All bills should be approved by the appropriate level of staff in your business. Sometimes a bill gets approved that is fake or shouldn’t be approved, especially in areas where the approver doesn’t have technical knowledge of what they are buying. Be sure to read the fine print on the bill and make sure you know what you are paying for.
2. Segregation of duties
The person who pays the bill should be different from the person who submitted the bill. These people should be different from the one who signs the check. This reduces employee fraud.
3. Receipt confirmation
A packing slip or other confirmation of receipt of the goods or services should be matched to the invoice, line item by line item.
4. Math check
A prudent step is to check an invoice’s math, at least for reasonableness.
5. Duplicate payments
If a vendor emails their bill as well as mails a hard copy, controls should be put in place (usually automated) to avoid duplicate payments on the same bill.
If there are a significant number of transactions between you and a vendor, an accounts payable reconciliation should be performed each month via a statement.
7. Missing check numbers
Most systems provide a missing check numbers report that you can use to make sure all checks are accounted for.
8. Bank reconciliation
A bank reconciliation is a sure way to see exactly what checks cleared your bank account.
Coding each transaction to the correct expense account, inventory, asset, or cost of goods sold account is an essential part of the process.
10. Income statement review
Each month, a review of the balances in your expense accounts as well as a disbursements ledger review for reasonableness can provide added peace of mind.
11. Purchase order
Requiring purchase orders is another control you can add to your process. Purchase orders should be matched to packing slips and invoices before payment or approvals are made.
12. In-depth knowledge of your business’s numbers
The more you get to know the numbers in your business, the greater chance you’ll have of accurate accounts payable handling.
And if you’d like to discuss your accounts payable function with us and how it can be improved, we’re happy for you to reach out any time.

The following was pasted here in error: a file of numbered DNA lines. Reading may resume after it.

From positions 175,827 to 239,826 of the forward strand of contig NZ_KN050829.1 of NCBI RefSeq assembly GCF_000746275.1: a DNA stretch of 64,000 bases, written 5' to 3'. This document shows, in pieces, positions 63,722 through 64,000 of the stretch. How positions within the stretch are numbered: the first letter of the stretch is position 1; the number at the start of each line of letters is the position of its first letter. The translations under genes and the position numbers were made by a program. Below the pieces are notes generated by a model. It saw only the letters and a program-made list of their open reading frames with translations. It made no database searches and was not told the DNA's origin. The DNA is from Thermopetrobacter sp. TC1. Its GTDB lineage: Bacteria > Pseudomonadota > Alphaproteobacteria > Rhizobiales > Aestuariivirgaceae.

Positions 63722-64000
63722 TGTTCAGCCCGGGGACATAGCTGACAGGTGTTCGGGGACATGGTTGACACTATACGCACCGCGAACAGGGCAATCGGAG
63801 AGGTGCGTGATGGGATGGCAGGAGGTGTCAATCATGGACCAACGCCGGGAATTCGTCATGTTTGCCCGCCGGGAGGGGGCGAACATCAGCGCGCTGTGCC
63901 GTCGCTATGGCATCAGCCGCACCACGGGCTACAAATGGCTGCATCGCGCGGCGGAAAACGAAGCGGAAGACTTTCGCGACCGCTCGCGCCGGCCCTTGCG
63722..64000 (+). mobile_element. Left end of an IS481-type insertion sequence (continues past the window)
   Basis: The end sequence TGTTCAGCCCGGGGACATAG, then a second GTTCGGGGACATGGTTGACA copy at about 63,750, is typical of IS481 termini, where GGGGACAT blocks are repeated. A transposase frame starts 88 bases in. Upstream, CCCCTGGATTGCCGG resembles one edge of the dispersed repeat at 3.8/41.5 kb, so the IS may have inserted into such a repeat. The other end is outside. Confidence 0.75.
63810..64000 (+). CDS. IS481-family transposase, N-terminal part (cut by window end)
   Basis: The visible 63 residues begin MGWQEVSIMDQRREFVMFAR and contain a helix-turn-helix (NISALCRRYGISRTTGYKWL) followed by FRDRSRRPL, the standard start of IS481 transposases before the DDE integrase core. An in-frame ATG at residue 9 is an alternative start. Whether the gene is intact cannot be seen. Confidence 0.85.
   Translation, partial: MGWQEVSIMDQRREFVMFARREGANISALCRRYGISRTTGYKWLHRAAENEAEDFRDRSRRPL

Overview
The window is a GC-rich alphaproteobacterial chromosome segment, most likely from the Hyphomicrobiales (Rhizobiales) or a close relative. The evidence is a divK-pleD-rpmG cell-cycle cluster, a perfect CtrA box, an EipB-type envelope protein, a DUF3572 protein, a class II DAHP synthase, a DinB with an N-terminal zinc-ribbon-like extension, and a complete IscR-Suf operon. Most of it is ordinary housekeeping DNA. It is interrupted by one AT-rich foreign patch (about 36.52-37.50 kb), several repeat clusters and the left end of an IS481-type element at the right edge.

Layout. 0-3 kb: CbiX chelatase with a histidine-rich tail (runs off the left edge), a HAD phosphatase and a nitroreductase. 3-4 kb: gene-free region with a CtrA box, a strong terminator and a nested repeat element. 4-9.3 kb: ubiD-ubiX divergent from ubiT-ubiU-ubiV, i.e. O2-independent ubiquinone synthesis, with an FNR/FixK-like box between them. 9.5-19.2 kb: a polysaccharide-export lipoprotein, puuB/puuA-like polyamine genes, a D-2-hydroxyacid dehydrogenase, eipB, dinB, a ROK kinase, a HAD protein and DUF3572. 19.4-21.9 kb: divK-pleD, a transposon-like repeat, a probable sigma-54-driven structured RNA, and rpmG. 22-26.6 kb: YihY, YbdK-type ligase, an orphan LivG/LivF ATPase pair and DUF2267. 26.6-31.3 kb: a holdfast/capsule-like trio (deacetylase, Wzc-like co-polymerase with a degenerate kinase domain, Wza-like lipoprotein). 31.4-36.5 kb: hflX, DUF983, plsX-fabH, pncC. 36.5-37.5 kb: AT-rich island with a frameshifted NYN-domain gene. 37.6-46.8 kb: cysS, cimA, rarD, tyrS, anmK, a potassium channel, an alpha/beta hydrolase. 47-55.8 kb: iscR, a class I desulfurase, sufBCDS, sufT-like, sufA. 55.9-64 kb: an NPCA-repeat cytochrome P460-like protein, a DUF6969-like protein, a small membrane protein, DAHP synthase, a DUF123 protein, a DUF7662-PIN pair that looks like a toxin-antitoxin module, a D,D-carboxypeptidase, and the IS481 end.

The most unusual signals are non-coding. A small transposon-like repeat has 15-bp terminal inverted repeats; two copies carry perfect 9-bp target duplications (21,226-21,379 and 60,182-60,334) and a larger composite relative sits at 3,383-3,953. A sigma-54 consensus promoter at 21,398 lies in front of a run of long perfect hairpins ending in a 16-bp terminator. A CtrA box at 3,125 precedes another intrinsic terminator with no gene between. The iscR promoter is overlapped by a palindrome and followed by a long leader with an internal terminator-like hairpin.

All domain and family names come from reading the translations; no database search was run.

One of the most important parts of managing a business is making sure there is enough cash to keep the business going. As a business owner, you probably have a very good idea how much cash you have in the bank at any time. The smaller your business is, the more likely you are to keep a close eye on cash.
Checking your cash balance is a daily function you should be on top of. Yet there is another often-overlooked responsibility that many business owners don’t spend enough time on, and that is managing your future cash, especially in light of unplanned situations. Looking ahead helps reduce your business risk and allows you more time to correct any upcoming dip in your cash balance.
Having enough cash is akin to having a safety net for your business. It can sometimes even mean the difference between staying in business and going out of business. To plan how much you might need for your safety net, you can use a few different methodologies.
One way to plan your safety net is to prepare for the worst-case scenario. How long would your cash hold out if no revenue were to come in but all expenses kept going out? Some questions you might ask:
- At what point will your cash run out? How many weeks or months of cash do you have?
- Do you have a line of credit you can tap at a bank?
- Do you have other loans or sources of cash that you can tap quickly in case of emergency?
- What expenses could you shut down without hurting your business if you had to?
Another way to plan your safety net is to do what the average business does: acquire the amount of cash you need for two to three months’ worth of operations and keep it on hand. Alternately, you can make a plan to liquidate that much cash on a very fast basis and only put your plan in place if it’s needed.
An easy way to get these numbers is to look at your bank statements in conjunction with your average accounts receivable and accounts payable balances. If that’s all Greek to you, no worries. Feel free to contact us and we can help you figure out a safety net number that you’ll feel comfortable with and that will keep your business risk low.
Once you have a safety net in place, you’ll gain peace of mind for your business. It’s one step in an overall disaster preparedness plan that you can make for your business.